China Fixed Income: a fast growing and strategic asset class

Following confirmation China will be included in the WGBI, we discuss the structural shifts that are propelling China bonds to the mainstream and this asset class’s increasing relevance for today’s investors

14 Apr 2021

9 minutes

Wilfred Wee
Alan Siow
Mark Evans

The fast view

  • China’s bond markets cover a large and increasingly diverse opportunity set, offering a range of potential benefits to investors.
  • The widening of these markets to overseas investors in recent years has spurred a trend for increased allocations; record sums flowed into onshore Chinese debt in 2020.
  • Recent confirmation that FTSE Russell will include China bonds in the World Government Bond Index is expected to contribute c. USD 130 billion of passive inflows over the next two-to-three years, continuing the mainstreaming of this asset class.
  • Although it is increasing, exposure to China fixed income is still relatively low in global bond portfolios.
  • Yet this asset class offers a higher risk premium and superior yields relative to other bond markets, as well as a lower correlation with other asset classes. Combined, superior portfolio outcomes can be achieved through diversification.
  • We believe a number of structural considerations will drive growing foreign participation in China’s bond markets.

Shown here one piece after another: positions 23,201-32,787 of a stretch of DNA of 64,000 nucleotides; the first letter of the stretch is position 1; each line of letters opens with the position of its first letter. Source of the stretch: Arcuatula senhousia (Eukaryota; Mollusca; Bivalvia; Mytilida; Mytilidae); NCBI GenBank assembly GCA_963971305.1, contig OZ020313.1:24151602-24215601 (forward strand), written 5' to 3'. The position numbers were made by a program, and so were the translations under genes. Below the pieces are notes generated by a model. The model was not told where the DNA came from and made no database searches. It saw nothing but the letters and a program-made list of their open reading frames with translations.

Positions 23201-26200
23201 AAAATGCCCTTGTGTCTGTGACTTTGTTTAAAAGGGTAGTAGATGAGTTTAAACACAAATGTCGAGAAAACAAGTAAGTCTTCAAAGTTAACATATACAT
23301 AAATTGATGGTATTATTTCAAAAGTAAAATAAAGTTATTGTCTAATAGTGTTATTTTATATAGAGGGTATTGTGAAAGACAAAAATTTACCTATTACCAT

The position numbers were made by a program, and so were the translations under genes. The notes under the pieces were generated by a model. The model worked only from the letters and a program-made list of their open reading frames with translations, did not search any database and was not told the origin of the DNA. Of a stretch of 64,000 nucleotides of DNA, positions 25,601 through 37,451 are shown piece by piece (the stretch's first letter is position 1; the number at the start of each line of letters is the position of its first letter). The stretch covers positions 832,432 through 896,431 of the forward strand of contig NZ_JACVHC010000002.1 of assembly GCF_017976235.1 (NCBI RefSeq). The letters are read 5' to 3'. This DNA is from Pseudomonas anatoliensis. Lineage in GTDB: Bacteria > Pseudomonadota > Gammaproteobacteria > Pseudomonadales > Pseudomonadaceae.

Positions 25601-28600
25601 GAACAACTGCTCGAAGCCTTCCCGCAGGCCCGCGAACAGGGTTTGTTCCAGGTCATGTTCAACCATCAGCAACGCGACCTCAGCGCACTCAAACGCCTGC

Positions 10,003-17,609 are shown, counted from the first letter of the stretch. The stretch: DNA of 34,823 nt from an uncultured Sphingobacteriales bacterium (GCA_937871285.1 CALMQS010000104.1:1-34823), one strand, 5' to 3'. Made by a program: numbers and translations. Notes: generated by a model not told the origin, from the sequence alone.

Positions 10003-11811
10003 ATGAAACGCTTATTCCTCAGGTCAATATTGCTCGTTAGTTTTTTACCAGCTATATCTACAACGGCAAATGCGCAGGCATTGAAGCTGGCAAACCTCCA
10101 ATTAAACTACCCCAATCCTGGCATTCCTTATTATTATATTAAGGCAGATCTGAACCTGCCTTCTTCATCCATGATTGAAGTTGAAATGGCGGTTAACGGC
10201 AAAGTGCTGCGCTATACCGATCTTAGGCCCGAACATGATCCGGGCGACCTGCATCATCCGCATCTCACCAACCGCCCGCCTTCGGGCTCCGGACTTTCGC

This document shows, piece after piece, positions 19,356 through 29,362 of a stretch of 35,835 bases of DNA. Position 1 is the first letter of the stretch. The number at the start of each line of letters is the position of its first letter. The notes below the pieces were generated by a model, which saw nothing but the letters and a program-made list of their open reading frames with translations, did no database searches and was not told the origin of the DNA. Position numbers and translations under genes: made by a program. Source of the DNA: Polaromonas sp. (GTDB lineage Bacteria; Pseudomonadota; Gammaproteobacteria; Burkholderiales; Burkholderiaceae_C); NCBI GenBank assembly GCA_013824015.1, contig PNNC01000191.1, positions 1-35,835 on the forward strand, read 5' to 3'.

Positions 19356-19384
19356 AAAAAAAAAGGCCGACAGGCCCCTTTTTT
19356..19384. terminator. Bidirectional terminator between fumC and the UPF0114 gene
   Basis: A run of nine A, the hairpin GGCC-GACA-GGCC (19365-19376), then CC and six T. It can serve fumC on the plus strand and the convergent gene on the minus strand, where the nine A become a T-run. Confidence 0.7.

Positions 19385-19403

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Specific risks
Emerging market (inc. China): These markets carry a higher risk of financial loss than more developed markets as they may have less developed legal, political, economic or other systems.

General risks
All investments carry the risk of capital loss. The value of investments, and any income generated from them, can fall as well as rise and will be affected by changes in interest rates, currency fluctuations, general market conditions and other political, social and economic developments, as well as by specific matters relating to the assets in which the investment strategy invests. If any currency differs from the investor’s home currency, returns may increase or decrease as a result of currency fluctuations. Past performance is not a reliable indicator of future results.

Authored by

Wilfred Wee
Co-Portfolio Manager, All China Bond
Alan Siow
Co-Portfolio Manager, All China Bond
Mark Evans

Important Information

This communication is provided for general information only should not be construed as advice.

All the information in is believed to be reliable but may be inaccurate or incomplete. The views are those of the contributor at the time of publication and do not necessary reflect those of Ninety One.

Any opinions stated are honestly held but are not guaranteed and should not be relied upon.

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